LGBTQ Ugandans Snared in Raid Released Amid Global Pressure

COSF Uganda
Nineteen LGBTQ Ugandans sit together after getting released from prison following nearly two months behind bars for bogus COVID-19 charges.
COSF Uganda

Nearly two dozen queer Ugandans whose shelter was raided under the guise of coronavirus regulations have been released from jail after spending almost two months locked up on bogus charges.

Children of the Sun Foundation (COSF), an LGBTQ organization in Uganda that operated the raided shelter in the nation’s capital of Kampala, announced on May 18 that a court ordered the release of 19 homeless LGBTQ individuals, including LGBTQ youth, after prosecutors scrapped charges of “doing a neglect act likely to spread infection of disease,” referring to COVID-19. The March 29 arrests were viewed as suspicious from the beginning due to a culture of homophobia and strict anti-LGBTQ laws in Uganda data back to British colonial rule.

Upon their release, COSF thanked other queer groups in the nation — including Sexual Minorities Uganda (SMUG) — for standing with the jailed youth, but there also appeared to be international pressure from Europe after LGBTQ advocates filed a petition with the United Nations’ Working Group on Arbitrary Detention.

Queer shelter residents get charges dropped after nearly two months behind bars

Among those who were jailed and subsequently released included gay, bisexual, and transgender individuals, according to Reuters.

“We are finally out of Kitalya prison,” COSF wrote in a Facebook post before thanking the Irish Embassy and human rights groups made known their support for the jailed youth. On the following day, COSF’s Facebook page stated that the organization’s executive director met with the Irish and Danish ambassadors to Uganda.

Attorneys representing the jailed shelter residents snapped this photo of the Kitalya prison when they visited their incarcerated clients on May 15.Facebook/ Human Rights Awareness and Promotions Forum

According to a tweet by Ireland’s embassy in Kampala, Ambassador William Carlos met with the United Nation’s human rights team in Uganda on May 5 along with unnamed Danish, German, and Swedish diplomats to discuss “the current human rights in Uganda.”

There are lingering concerns about the health of the HIV-positive shelter residents after they toiled behind bars in recent months. Attorneys representing them said those living with HIV did not receive their necessary medication, while others reported symptoms of malaria and typhoid, according to Reuters

Those health challenges piled added insult to injury after victims were initially beaten and taunted due to their sexual orientation when they were hauled off to jail. The motivation behind the raid appeared to have been tied to the individuals’ sexual orientation or gender identity.

“Information gathered shows that the community members in the area and the leadership were worried about the ‘homosexual’ behavior of the youths who they believed to be a bad influence in the area,” the Human Rights Awareness and Promotion Forum, which provides legal representation to marginalized people in Uganda, said in a written statement at the time of the arrests.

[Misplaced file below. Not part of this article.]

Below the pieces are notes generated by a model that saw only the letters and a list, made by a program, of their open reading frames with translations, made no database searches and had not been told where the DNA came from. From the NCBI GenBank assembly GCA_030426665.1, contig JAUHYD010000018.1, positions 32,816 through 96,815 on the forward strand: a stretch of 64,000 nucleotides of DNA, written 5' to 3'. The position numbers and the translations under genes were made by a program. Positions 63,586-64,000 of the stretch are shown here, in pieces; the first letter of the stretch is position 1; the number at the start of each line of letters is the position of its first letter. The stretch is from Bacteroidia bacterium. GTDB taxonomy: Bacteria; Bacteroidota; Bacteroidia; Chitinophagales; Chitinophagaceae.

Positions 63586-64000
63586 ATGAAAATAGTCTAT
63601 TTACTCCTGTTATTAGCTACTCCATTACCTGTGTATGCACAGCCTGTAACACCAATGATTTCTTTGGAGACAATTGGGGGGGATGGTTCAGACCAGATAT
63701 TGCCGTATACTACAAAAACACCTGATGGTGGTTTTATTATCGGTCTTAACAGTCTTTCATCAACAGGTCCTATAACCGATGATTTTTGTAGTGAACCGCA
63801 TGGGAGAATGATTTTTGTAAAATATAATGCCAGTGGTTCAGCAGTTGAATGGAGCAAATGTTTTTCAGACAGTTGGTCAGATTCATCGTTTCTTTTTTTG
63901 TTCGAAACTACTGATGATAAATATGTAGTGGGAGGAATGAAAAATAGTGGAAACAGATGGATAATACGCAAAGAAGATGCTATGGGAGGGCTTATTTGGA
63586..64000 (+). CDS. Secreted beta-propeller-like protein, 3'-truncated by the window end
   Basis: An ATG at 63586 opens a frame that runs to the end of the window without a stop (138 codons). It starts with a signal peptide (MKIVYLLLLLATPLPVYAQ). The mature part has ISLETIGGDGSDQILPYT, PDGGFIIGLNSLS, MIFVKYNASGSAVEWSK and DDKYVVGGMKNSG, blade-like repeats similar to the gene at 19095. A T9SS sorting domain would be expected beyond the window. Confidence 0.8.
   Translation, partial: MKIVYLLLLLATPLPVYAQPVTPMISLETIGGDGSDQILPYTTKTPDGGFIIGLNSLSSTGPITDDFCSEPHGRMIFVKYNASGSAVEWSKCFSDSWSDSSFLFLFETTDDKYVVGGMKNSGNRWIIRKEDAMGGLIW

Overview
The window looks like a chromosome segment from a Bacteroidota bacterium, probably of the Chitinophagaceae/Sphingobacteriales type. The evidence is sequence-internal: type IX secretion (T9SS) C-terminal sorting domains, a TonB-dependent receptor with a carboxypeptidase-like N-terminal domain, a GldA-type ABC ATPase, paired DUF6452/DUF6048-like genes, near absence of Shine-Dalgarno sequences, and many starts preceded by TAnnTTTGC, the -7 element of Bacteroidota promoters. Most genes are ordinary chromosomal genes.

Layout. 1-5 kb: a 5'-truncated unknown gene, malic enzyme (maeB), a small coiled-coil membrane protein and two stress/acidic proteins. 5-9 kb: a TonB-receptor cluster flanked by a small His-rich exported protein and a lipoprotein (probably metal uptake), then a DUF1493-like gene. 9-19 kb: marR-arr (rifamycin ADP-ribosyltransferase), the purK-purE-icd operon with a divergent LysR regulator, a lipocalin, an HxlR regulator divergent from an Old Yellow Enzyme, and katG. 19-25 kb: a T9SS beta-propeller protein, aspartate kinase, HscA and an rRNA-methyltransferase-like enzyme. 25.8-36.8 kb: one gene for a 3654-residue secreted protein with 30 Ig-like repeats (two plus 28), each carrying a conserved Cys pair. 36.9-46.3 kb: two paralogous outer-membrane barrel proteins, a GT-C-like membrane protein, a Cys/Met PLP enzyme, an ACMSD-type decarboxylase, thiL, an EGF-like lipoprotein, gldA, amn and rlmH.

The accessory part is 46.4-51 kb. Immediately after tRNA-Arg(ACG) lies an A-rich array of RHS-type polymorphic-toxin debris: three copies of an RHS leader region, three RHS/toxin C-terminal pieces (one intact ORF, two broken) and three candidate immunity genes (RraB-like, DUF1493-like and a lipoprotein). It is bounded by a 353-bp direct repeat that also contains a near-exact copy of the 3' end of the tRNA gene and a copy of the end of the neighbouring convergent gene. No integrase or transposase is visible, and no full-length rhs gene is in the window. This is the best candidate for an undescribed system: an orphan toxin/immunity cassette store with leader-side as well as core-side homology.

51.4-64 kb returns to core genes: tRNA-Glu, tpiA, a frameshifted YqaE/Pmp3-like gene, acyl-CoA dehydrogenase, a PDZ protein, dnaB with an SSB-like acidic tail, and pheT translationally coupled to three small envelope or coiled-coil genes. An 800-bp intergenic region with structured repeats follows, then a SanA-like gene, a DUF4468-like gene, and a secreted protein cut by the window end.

Hajj Abdul Kiyimba, the mayor of the local municipality, approved the raid and took matters into his own hands, physically assaulting two individuals and interrogating them about their sexual orientation, attorneys said at the time. Cops then tore through the shelter digging for evidence of homosexuality and confiscating bottles of PrEP, HIV testing kids, and condoms.

The mass arrests represented a prime example of how a nation has used coronavirus protective measures to overpolice queer individuals housed together because they had no other choice. The rights of the victims were further infringed when lawyers were initially unable to meet with them because Uganda did not deem attorneys essential workers. Finally, in mid-May, COSF noted in a Facebook post that attorneys were able to consult with their clients.

“A team of lawyers was granted unrestricted access to Kitalya prison where the 19 are currently being remanded,” COSF stated in a May 15 post. “They expressed the pain they have encountered during their remand amongst which is stigma and discrimination from not only the prison wardens but also fellow inmates among other many concerns.”

Now, with the individuals finally released, organizations like SMUG and COSF are looking ahead to the looming challenges facing the victims as they re-enter society. Frank Mugisha, the executive director of SMUG, said in a written statement that his organization is now tasked with connecting those individuals to medical treatment, psycho-social support, and a safe home environment.

“This tormenting of the LGBTIQ community has to end,” Mugisha said. “I appeal to law enforcement officers to refrain from using their powers to harass and target LGBTIQ people.”

There is serious concern that the COVID-19 pandemic is causing significant disruptions in queer health services and HIV treatment in sub-Saharan Africa and Uganda in particular. The Mbarara Rise Foundation, a group made up of activists and educators focused on health services and human rights of queer people in western Uganda, said in mid-April that the mass layoffs and broader economic downturn caused by the crisis has led to such food insecurity in the nation that HIV-positive people have stopped treatment because the medication cannot be taken on an empty stomach.

Meanwhile, the Joint United Nations Programme on HIV/AIDS and the World Health Organization warned that disruptions in healthcare services during the pandemic could lead to 500,000 more AIDS-related deaths in sub-Saharan Africa by 2021, which would be twice the death toll seen just two years ago.

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